JOHANNESBURG Feb 17 It was billed as a fitting
tribute to "an intelligent, beautiful and amazing woman" but the
airing of a Caribbean reality TV show featuring the girlfriend
of Paralympic star Oscar Pistorius two days after she was shot
dead has upset some South Africans.
In particular, women's rights activists criticised an edited
clip at the start of Saturday night's 'Tropika Island of
Treasure' in which law graduate and model Reeva Steenkamp talks
about her "exit".
"I think that the way you go out, not just your journey in
life but the way that you go out and you make your exit is so
important," she says, leaning against a palm tree in a
pre-recorded interview on the show's set in Jamaica.
At the end of the tribute, presumably recorded when she was
voted off the show, she blows kisses to the camera and says:
"I'm going to miss you all so much. I love you very, very much."
Pistorius was charged on Friday with murdering Steenkamp in
the early hours of the previous day, although his family have
denied the charge. Initial reports said Pistorius may have
mistaken Steenkamp for an intruder.
Rachel Jewkes, a gender and health researcher at the South
African Medical Research Council (MRC), said the clips were
particularly insensitive in a country where a woman is estimated
to be killed by her partner every eight hours.
"There was a big question about whether it should have been
shown at all, or whether they were trying to get audience
ratings off the fact she had died," Jewkes said.
"These sort of quotes don't make you feel any better about
the suggestion they are exploiting her death."
Show producer Samantha Moon said the decision to air the
programme on Saturday as scheduled was difficult but ultimately
she wanted to share the "special memories" of Steenkamp.
"Reeva was an intelligent, beautiful and amazing woman, and
we feel it would be an injustice to keep that unknown from those
who did not know her personally," Moon said.
Steenkamp, who was shot in the head, hand, chest and hip,
according to domestic media reports, will be buried on Tuesday.
Many South Africans thought the decision not to delay the
show until after the funeral was wrong.
"It was very insensitive to put it on air before she was
even buried," said 30-year-old insurance consultant Montle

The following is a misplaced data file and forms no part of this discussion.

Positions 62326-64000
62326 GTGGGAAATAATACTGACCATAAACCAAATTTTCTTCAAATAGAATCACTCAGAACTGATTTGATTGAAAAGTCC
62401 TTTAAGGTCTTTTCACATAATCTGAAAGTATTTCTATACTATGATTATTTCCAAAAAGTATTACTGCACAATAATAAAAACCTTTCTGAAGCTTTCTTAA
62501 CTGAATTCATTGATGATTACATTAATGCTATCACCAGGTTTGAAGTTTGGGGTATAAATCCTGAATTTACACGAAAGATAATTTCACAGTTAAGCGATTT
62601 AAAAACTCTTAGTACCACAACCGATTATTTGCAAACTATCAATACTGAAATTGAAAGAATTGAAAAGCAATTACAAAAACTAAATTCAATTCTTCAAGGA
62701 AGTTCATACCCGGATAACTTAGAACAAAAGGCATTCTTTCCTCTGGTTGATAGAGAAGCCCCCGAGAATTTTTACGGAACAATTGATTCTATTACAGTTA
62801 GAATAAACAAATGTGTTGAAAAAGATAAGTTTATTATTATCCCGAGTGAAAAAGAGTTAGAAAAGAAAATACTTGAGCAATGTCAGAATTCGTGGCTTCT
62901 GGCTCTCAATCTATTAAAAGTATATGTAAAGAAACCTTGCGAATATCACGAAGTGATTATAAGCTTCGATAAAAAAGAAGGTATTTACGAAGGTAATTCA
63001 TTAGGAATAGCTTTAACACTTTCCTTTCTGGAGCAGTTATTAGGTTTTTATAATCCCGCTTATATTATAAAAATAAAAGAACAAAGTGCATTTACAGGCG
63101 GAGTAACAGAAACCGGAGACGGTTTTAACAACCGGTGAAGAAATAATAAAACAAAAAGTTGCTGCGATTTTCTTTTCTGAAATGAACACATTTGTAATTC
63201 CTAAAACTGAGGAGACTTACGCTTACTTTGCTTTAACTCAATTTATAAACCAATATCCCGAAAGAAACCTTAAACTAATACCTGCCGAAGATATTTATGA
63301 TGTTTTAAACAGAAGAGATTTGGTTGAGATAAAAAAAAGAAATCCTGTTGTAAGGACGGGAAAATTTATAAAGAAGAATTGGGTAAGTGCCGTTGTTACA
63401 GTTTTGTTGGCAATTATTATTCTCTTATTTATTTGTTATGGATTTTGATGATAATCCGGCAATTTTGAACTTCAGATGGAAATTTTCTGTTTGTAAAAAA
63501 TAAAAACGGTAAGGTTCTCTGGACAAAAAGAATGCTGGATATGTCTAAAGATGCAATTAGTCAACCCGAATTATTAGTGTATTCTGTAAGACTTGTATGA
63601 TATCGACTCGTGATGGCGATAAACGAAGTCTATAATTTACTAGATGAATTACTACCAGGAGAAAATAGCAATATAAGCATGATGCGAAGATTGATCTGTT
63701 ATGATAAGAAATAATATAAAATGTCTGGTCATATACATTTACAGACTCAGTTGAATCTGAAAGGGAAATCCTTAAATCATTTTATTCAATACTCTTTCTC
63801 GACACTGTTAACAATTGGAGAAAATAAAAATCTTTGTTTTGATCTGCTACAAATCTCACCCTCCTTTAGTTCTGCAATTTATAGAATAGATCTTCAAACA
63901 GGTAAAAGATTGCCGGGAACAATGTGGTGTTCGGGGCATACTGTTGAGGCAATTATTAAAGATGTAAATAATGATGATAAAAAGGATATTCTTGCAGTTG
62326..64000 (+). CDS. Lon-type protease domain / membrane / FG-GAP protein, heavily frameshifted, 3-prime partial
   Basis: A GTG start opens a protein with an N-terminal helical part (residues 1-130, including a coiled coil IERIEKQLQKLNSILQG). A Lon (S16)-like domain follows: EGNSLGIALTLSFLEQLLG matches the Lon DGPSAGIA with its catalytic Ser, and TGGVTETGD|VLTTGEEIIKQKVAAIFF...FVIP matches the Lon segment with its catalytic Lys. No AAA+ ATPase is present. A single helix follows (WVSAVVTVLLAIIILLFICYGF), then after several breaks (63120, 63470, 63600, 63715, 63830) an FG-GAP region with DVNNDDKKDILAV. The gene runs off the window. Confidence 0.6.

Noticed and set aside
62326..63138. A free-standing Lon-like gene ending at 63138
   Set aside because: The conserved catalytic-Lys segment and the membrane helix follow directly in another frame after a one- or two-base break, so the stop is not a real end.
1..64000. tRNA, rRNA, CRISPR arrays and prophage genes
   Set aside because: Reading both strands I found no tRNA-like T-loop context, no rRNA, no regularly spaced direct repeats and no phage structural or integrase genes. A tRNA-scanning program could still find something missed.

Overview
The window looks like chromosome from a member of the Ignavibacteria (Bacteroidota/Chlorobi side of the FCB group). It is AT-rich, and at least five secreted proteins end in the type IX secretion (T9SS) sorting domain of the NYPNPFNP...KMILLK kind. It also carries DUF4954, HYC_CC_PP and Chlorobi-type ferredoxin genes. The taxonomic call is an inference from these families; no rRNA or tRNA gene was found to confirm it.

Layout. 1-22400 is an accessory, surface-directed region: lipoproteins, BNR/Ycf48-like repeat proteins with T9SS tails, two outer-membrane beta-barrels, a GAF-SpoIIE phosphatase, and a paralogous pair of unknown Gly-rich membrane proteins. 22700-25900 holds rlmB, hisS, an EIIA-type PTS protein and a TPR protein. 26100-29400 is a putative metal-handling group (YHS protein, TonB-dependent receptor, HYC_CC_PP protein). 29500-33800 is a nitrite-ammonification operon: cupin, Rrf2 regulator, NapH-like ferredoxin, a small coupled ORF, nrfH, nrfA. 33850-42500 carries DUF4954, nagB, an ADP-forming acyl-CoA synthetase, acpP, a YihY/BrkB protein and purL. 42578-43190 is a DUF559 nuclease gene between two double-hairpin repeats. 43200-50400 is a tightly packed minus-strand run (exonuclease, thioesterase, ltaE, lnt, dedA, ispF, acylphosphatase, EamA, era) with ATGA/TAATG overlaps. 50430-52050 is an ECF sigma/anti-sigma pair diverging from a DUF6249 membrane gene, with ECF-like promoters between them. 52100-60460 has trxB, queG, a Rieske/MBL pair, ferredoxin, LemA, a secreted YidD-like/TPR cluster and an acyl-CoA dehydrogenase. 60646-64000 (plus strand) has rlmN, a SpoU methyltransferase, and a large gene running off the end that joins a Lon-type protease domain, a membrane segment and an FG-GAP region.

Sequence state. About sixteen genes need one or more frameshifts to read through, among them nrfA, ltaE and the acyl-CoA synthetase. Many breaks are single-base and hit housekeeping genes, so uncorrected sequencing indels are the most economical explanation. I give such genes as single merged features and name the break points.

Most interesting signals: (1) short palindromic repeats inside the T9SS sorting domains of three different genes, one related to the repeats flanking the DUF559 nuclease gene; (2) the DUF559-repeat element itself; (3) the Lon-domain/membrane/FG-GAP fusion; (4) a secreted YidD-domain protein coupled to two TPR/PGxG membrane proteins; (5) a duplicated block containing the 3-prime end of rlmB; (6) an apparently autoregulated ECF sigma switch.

Ndlovu. "It's such a sad story. She was young and pretty and had
her whole life in front of her."
"NO SPECIAL TREATMENT"
The downfall of Pistorius, the first double amputee to run
in the Olympics, has sent shockwaves through South Africa, where
many saw him as a rare example of a hero who transcended the
racial divides that linger in Nelson Mandela's "Rainbow Nation".
But the killing of Steenkamp has once again put a harsh
spotlight on South Africa's frighteningly high levels of
violence against women.
The country is still reeling from the murder this month of
17-year-old Anene Booysen, who was gang-raped, mutilated and
left for dead on a building site.
Although sexual crime is all too common - on average a woman
is raped every four minutes - the similarities to the murder of
a New Delhi woman that triggered protests in India gave birth to
an "Enough is Enough" campaign to halt the violence against
women endemic in South African society.
The ruling African National Congress' Women's League called
for the courts to deny bail to Pistorius to show the government
was serious about stopping gender-based violence.
"Pistorius must be treated like any other person accused of
such crimes and no special circumstances should be considered
based on his celebrity status," the League said.
Pistorius is being held in a Pretoria police station until
his bail hearing resumes on Tuesday. His family said on Saturday
Pistorius was numb with grief and shock, and a pastor who
visited him on Sunday said he was still distraught.
"The Holy Spirit gave me an order that this is now the
chance to go pray with Oscar," pastor AJ Wilson told Reuters
Television outside the police station.
"The (police) colonel told him that I have come to pray with
him. He just cried and we all cried together."
(Reporting by Ed Cropley; Editing by Angus MacSwan)